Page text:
• Above-ground fuel tank or gas storage facility for agricultural activities
    • Home business, a home industry, or a home occupation
    • Water heater or hot water storage tank
    • Landscaping structure or letterbox
    • Playground equipment, portable swimming pool or spa, or a child-resistant barrier
    • Privacy screen, roller shutter door, and rainwater tank
    • A shade structure of canvas, fabric, mesh or the like
    • Skylight, roof window or ventilator

    The construction and installation of these structures are considered exempt development as long as the structures are done on or in a heritage item, a draft heritage item, on land in a foreshore area, or in an environmentally sensitive area. Minor internal and external building alterations also do not require building approval, and neither are the demolitions of all mentioned exempt developments.

    When Do You Need To Get A Building Permit?

    Most forms of major domestic building projects will require building approvals or permits. This includes the construction of new homes and renovation and extensions to existing homes. You must secure a building permit which can be obtained through a licenced private building certifier before proceeding with the building work or face the penalties as proposed by the Building Industry Fairness Act 2017 (BF Act).

    Penalties For Not Getting A Building Permit

    Penalties for any unlicensed building work may include the following:

    • notices and orders, such as stop-work notices or enforcement notices
    • prosecution for criminal offences
    • fines of up to $44,000
    • injunctions to restrain or remedy serious breaches (court orders).

    The Council can also order demolition of the building works. Aside from the penalties, not getting the required building approvals could affect the future sale of the property and affect the validity of the home’s insurance policy.

    How Do You Get Planning Permission To Build A House?

    When you get planning permission, the local authority grants you the rights to build a certain property of a certain size on a certain plot. To obtain planning permission for a newly built house, you’ll need to submit a planning application with the help of professional architects and planning consultants.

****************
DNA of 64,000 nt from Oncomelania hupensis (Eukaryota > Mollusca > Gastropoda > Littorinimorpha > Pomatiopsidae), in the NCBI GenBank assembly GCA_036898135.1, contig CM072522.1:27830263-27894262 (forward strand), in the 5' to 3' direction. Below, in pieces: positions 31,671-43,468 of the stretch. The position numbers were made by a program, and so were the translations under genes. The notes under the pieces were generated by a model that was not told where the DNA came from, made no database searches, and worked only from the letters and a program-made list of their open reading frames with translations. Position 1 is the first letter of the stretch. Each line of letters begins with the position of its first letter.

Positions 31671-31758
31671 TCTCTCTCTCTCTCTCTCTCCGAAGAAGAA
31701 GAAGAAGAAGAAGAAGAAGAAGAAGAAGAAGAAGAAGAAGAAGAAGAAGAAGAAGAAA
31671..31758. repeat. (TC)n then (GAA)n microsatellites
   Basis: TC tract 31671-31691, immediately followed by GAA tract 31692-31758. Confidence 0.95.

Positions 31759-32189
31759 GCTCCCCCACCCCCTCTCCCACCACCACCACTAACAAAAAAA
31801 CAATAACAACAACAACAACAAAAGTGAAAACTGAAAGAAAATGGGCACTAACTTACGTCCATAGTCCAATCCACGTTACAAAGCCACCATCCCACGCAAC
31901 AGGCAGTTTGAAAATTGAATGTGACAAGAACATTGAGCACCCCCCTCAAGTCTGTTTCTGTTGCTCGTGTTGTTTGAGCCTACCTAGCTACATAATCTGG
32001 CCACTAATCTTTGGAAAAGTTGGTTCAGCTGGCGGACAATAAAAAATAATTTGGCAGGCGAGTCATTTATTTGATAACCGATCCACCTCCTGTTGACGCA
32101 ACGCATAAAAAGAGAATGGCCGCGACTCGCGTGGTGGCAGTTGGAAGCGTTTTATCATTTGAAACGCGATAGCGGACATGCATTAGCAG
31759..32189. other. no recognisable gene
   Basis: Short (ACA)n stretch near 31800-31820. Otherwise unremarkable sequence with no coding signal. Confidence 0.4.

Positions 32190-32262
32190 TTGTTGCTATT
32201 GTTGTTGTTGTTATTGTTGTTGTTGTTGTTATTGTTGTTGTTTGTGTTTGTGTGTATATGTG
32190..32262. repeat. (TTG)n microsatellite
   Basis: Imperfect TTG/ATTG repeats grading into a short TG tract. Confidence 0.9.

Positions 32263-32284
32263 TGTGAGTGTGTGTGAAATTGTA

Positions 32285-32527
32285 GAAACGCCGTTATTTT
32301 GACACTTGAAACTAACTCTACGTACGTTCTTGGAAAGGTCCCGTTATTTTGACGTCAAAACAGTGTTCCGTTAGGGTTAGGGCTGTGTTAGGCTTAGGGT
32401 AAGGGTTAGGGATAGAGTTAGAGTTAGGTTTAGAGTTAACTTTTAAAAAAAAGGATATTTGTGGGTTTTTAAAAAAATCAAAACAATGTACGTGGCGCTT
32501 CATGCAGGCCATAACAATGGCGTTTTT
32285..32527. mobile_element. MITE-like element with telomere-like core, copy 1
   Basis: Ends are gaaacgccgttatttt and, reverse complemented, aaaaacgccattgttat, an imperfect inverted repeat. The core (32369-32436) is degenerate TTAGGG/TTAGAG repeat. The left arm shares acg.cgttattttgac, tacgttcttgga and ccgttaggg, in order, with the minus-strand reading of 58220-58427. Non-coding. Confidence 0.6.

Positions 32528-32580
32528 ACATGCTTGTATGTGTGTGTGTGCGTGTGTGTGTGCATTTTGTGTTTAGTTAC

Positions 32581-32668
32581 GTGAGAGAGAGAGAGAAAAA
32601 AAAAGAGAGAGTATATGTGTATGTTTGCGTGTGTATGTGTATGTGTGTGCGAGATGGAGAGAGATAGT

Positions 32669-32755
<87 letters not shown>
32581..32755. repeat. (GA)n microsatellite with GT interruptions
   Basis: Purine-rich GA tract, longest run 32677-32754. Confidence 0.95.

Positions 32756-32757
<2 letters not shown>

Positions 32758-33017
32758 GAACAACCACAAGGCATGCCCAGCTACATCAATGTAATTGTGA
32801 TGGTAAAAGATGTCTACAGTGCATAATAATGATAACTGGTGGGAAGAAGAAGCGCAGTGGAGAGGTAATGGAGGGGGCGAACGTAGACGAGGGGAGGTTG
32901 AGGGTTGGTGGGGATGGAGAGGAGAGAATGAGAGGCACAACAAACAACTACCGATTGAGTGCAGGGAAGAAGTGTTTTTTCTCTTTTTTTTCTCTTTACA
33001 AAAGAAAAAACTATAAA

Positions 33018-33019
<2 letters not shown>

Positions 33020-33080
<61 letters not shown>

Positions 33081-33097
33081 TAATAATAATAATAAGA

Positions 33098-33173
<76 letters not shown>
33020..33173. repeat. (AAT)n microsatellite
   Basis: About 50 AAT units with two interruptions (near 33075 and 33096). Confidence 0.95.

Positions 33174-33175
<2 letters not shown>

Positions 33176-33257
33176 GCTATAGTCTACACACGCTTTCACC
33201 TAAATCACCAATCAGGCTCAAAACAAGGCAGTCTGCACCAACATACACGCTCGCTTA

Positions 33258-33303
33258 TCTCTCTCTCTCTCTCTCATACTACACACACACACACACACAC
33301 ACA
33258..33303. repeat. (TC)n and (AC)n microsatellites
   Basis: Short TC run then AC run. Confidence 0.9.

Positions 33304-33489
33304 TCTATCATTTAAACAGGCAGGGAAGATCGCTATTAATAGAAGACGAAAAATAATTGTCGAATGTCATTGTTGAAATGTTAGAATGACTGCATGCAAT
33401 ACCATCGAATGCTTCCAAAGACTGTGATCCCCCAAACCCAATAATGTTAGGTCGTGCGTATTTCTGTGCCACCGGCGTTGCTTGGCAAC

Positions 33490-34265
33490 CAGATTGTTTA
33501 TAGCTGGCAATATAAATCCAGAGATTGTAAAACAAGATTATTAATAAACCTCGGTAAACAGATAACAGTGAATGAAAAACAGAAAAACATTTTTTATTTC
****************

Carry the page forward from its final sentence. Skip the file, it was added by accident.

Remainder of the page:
What Is The Cost Of Planning Permission?

    The cost of a planning application is $206 in Australia. This is the new cost for a householder application, and it applies from 2018 onwards. Householder applications are appropriate for alterations to single houses, including extensions and alterations.

    How Long Does Building Approval Take?

    Although timeframes vary, a rule of thumb is that planning approval can take up to 30 days.

    Conclusion

    Remember, even if your project is exempt from a DA or BA, it may still need other types of approvals. For example, building projects are done for, or on behalf of, the Commonwealth may not require approvals under ACT laws but may be subject to Commonwealth controls. A building development approval (or building permit) is needed before construction can start on most types of domestic building work. You can get building approval from your local government or a building certifier. The building approval sets out the mandatory inspections required at various stages in the construction process. This guide has information about the role of building certifiers, competent persons and cadets, when you need approvals, and the various inspection stages.

    You may think it’s fine to continue with your building project without getting a permit. However, regardless of the type of work being carried out, it’s highly advisable that you still play it safe and contact a professional for advice. An experienced building certifier will determine if the work you are planning to do requires a permit and will ensure that you comply with all building and construction laws in your state. It will also help you avoid any hefty fines or other penalties if you are, in fact, in the wrong.